Immediately I sprang to my feet when the lookout announced the torpedoes and almost simultaneously the grating sound of the general alarm summoned all hands to general quarters. Also, the announcement came over the ship's PA system, "'Torpedoes Starboard", “All hands to general quarters!” Whatever else happened, I was hound to see for myself, so I took a brief look to starboard to see 4 greenish-white streaks about half~mile away coming straight at us.
While all this was happening my location was one level above the navigation bridge at the base of the main battery fire--control director. This director controlled our 5-inch guns during battle and it contained a powerful telescope which could bring targets very close to the eye of the operator. After a brief look to confirm the 1ookout's announcement, I started to my battle station which was in the emergency radio room on the after deck-house about the middle of the ship.
The first leg of my journey was down a short vertical ladder to the wing of the navigation bridge. In the meantime, the three destroyers to our starboard side had
started firing their 5-inch guns right on top of the warheads of the enemy torpedoes, but to no avail because the depth setting of these deadly missles was intended to
penetrate the side of the Yorktown far below our keel. Now our own big guns had commenced firing at the torpedoes as soon as the first turret was manned and the other guns as soon as crews filled the necessary battle stations. When I reached the bridge and started inside to go below to the main deck, I was immediately stopped by Lt. Martin Rey
who was on the wing of the bridge. He threw up both hands and said, “Everybody lay down".
The only other man in the area was Holt, a quartermaster. On Lt. Ray's command we all three dropped to the deck with our faces within a foot or two of each other and the din from the heavy guns of our ship was deafening. Ray had given his command to prevent us from getting our legs broke by the upward thrust of the ships deck when the torpedoes exploded. During my time lying there I had two major thoughts. First of all I knew we were going to be hit. I knew men were going to die in just seconds and I wondered if I would be one of them. I was also puzzled about another thing. I had started, to my battle station in the emergency radio room but in the meantime I had received another order from Lt. Ray. Which one should I obey? It became clear to me after recalling the many times officers had read the Articles Of War to us and the rule-of-thumb is t0 obey the last order received first. In fact, Lt. Ray may have saved my life because he stopped my steps toward my battle station, which was closer to where the torpedoes
finally exploded. While we were laying there with our faces close to each other Holt yelled amid all the gunfire and said something I wondered about for a long time. He
said "Have they struck yet"? I finally figured that he said it because he thought that with all the noise of the guns they may have struck and we wouldn't hear them.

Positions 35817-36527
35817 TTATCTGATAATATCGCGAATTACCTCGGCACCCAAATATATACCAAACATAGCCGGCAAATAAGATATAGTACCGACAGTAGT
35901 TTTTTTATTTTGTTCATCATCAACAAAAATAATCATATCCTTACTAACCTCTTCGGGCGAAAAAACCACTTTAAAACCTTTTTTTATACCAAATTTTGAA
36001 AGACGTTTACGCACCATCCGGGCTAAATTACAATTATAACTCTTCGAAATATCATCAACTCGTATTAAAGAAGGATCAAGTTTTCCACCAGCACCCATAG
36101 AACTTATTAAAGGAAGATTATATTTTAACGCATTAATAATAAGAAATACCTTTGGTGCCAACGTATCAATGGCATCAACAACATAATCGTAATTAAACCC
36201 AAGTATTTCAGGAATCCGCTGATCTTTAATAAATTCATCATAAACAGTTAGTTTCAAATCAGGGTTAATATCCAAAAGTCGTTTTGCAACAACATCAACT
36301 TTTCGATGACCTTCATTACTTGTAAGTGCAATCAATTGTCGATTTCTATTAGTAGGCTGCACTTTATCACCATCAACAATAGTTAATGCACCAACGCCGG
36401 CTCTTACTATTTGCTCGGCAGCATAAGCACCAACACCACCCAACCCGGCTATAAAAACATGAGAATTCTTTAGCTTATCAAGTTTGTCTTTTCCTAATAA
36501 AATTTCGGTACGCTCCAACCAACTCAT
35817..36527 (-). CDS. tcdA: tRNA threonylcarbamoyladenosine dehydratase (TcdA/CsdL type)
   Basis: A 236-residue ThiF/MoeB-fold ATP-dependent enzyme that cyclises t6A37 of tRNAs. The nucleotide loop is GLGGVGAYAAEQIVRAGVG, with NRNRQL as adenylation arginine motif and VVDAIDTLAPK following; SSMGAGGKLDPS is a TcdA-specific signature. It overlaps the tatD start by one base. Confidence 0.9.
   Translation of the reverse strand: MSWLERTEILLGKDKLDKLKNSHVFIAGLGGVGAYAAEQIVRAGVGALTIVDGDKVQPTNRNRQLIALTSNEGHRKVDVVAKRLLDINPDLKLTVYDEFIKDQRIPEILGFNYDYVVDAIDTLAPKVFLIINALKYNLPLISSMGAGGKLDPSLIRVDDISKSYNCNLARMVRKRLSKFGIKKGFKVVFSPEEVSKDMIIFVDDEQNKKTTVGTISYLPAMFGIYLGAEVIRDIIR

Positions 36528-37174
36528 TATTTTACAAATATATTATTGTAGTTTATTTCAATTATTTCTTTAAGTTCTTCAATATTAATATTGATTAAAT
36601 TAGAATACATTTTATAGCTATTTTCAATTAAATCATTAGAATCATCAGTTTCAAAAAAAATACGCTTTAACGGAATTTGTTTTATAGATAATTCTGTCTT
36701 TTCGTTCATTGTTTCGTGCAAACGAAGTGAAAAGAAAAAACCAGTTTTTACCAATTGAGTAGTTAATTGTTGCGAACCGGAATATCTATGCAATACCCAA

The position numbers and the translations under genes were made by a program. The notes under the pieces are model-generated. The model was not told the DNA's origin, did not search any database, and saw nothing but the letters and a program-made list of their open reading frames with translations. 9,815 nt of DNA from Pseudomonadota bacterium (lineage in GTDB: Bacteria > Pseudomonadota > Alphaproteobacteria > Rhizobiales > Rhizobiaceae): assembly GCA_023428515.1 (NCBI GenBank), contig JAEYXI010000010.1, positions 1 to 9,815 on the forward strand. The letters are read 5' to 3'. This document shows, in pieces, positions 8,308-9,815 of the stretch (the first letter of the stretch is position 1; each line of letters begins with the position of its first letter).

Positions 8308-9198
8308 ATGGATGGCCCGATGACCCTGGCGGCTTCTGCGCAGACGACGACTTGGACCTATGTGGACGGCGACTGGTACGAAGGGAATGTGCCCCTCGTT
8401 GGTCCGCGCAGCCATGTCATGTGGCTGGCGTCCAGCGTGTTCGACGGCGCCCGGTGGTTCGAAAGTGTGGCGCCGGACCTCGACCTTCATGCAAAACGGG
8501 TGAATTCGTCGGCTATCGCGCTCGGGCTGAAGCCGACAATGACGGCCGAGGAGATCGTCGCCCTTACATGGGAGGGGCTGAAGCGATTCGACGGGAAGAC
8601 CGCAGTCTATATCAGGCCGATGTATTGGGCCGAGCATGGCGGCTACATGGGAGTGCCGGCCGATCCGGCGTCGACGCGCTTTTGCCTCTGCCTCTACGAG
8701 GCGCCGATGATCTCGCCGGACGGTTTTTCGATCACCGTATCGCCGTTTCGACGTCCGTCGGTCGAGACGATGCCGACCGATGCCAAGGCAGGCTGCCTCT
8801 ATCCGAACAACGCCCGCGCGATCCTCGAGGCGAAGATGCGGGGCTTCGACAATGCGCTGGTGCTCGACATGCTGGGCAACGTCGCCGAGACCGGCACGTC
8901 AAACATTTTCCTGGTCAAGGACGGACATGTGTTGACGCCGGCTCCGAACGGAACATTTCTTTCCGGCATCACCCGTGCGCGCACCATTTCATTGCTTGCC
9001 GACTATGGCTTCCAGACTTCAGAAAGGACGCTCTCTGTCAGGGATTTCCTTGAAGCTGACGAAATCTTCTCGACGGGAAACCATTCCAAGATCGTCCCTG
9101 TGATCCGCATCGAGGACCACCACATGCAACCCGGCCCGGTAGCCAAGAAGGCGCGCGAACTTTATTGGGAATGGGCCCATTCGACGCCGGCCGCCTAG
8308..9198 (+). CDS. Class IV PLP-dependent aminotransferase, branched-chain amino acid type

Now the ships between the Hammann and the submarine had ceased firing. This was because they could train their guns only a limited amount toward us for fear their shells would hit us. Our own guns were still firing because the torpedoes were coming straight at our sides, so we could bring all turrets to fire at them. Soon they were within range of our 5OMM mounts and they began firing too. Later the 5OMM were firing so that now every gun we had was firing directly on top of the warheads. This however did not get the desired results and not one torpedo exploded on their mission toward us.
Suddenly 3600 pounds of TNT in the form of 3 torpedoes hit the hull of the Yorktown directly under the Hammann's keel, knocking the entire keel out of our ship. The explosion made the sound of the 5-inch guns sound like firecrackers in comparison. One torpedo out of the 4 fired at us missed both ships and passed in back of us. To us three on the port wing of the bridge, it seemed that the Hammann had been lifted clear of the water. I was thrown about 3 feet and stopped by the wall of the bridge but my right temple hit a rivet head and that hurt for about a year when I chewed my food.
When the explosion was over we all three sprang to our feet, but then we were pinned back to the deck by thousands of gallons coming back down from the huge geyser which went up about 100 feet from the combined explosions of 3 torpedoes. In all this fuel oil, debris of all kinds including pieces of steel from the hull and part of the
equipment from #1 fireroom and the forward mess hall where the explosion forces were the greatest. This water went into the bridge, chart house, radio direction finder
room and on down the ladders to levels below, filling up the compartments to the hatch combings.
My first thought was to secure a life jacket, since I did not have mine with me at the time. I had left it in the emergency radio room when we secured from Dawn general quarters. I ran inside the bridge and asked "does anyone have a spare jacket"? No Answer, because everyone was busy with their own thoughts and some were hastily putting on the only jacket they could find. I did have time to observe that the equipment on the bridge was all wrecked. The helm (steering wheel), compass binnacle, engine room telegraph, and radar PPI scope and other things were lying on the deck with the bolts snapped off at the deck as if a great wind had come through and blown them all down. The cables on the bottoms of these pieces of gear was drawn up through the deck in an arc since most of them were large and would not break.